November Professional Ponderings
I hope everyone coped with the clocks going back last weekend. My daughter clearly did not get the Memo; she was up at 5.00 am on Sunday, the morning after a friend’s wedding! There is much to talk about this month, so without further ado.
Over the past few weeks, I have been helping clients with the negotiation and completion of farm business tenancies commencing at Michaelmas. Many believe that completing the tenancy is the final hurdle, which can be the case, but for larger longer tenancies, there may be some housekeeping to do, specifically a Stamp Duty Land Tax (SDLT) return, and a requirement to register the lease with HMLR.
In respect of the former, you must pay SDLT if you buy/acquire an interest in land over a certain price; a tenancy is considered a leasehold interest. The current SDLT threshold is £150,000 for non-residential land and properties. There is a handy calculator available on HMRC’s website to work out how much tax you will pay; in simple terms, the value of the lease is calculated by multiplying the rent per annum by the length of the lease. If there is tax due, then you must send an SDLT Return to HMRC and pay within 30 days of completion.
I gather this can be undertaken online, but I am still using the last of the paper forms we have available, which do take some figuring out. If there is a SDLT liability, then I suggest you don’t leave it until the last minute to complete the form(s). A late return will result in a late return penalty.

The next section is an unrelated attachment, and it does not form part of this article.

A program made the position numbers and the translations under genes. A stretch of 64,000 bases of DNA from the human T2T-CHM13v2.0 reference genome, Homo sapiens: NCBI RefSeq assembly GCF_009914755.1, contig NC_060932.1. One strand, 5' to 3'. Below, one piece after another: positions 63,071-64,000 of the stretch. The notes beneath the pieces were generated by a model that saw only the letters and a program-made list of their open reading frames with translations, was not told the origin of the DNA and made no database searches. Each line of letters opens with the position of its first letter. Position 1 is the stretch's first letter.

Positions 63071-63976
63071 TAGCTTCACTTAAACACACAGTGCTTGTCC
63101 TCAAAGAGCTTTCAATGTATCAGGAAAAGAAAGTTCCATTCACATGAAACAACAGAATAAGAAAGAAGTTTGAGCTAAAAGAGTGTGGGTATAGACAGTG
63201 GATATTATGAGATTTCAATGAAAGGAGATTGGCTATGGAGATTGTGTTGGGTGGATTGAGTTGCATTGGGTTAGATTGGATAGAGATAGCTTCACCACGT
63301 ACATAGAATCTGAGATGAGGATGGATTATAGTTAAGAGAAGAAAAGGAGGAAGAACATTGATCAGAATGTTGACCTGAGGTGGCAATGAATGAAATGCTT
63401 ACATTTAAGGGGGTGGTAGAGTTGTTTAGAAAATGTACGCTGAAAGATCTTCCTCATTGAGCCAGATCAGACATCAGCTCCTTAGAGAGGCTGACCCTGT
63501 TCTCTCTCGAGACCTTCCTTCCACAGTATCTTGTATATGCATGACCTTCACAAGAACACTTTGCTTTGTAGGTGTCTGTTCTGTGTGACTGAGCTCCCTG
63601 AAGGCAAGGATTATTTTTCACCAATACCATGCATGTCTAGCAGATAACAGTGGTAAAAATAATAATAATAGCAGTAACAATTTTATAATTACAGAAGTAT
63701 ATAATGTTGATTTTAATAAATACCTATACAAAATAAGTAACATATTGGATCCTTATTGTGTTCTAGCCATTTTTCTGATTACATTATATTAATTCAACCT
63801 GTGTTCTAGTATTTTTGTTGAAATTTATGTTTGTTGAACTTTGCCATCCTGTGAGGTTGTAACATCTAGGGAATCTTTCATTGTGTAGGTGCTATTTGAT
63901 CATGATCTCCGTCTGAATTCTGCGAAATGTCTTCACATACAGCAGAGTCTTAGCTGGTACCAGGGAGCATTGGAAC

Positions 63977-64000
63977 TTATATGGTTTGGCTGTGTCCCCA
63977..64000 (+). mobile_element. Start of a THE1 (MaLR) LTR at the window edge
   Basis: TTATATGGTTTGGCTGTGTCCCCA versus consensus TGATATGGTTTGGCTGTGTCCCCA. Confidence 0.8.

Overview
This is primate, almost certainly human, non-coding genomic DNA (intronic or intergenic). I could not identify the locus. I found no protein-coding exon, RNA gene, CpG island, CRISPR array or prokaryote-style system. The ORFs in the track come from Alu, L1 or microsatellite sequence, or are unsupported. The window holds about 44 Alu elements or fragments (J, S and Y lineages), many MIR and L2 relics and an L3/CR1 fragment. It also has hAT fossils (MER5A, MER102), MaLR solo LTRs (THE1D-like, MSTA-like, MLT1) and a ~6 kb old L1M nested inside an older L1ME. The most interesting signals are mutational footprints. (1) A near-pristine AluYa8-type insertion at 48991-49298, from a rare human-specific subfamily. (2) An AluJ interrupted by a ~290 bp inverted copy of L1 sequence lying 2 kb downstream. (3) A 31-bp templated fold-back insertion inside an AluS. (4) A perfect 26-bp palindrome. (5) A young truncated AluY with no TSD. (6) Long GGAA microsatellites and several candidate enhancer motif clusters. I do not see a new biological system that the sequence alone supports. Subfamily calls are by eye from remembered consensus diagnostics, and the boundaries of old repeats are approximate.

In respect of lease registration, the Land Registration Act 2002 deals with the requirement to register leases. Leases granted for a term of more than 7 years will usually be compulsorily registerable; there are some exceptions where the land has unregistered title. Once registered, the lease will be recorded against the registered title. Again, the application forms are not straightforward, so make sure you allow yourself plenty of time to complete the forms. It is worth noting that many modern tenancies will likely contain a clause obliging the Tenant to pay Stamp Duty Land Tax and Register the Lease, and therefore, the Tenant would be in breach of his tenancy if he did not do so.
We are privileged to be trusted by a great number of farming clients, many of whom are willing to discuss the every detail of their business with us. Occasionally, we receive calls from clients seeking advice concerning a ‘Gentleman’s Agreement’. I always start and end a conversation of this nature with “you should make sure that the terms are written down to avoid any headaches in the future.” However, often arrangements still proceed on an informal basis, which can come back to haunt them. In the majority of cases, the agreement continues without issues. However, disputes usually arise when there is money at stake. I have over the past 10 months or so seen several instances where a problem could have been avoided altogether, if the parties had recorded the terms from the outset. In all of the instances, it will end up costing the client more than it would have done if they had put in place a simple agreement recording the terms at the outset. Therefore, I urge all of you to ask yourself “do I have any informal arrangements that have the potential to ‘go wrong’?” if you do, then act now before it is too late.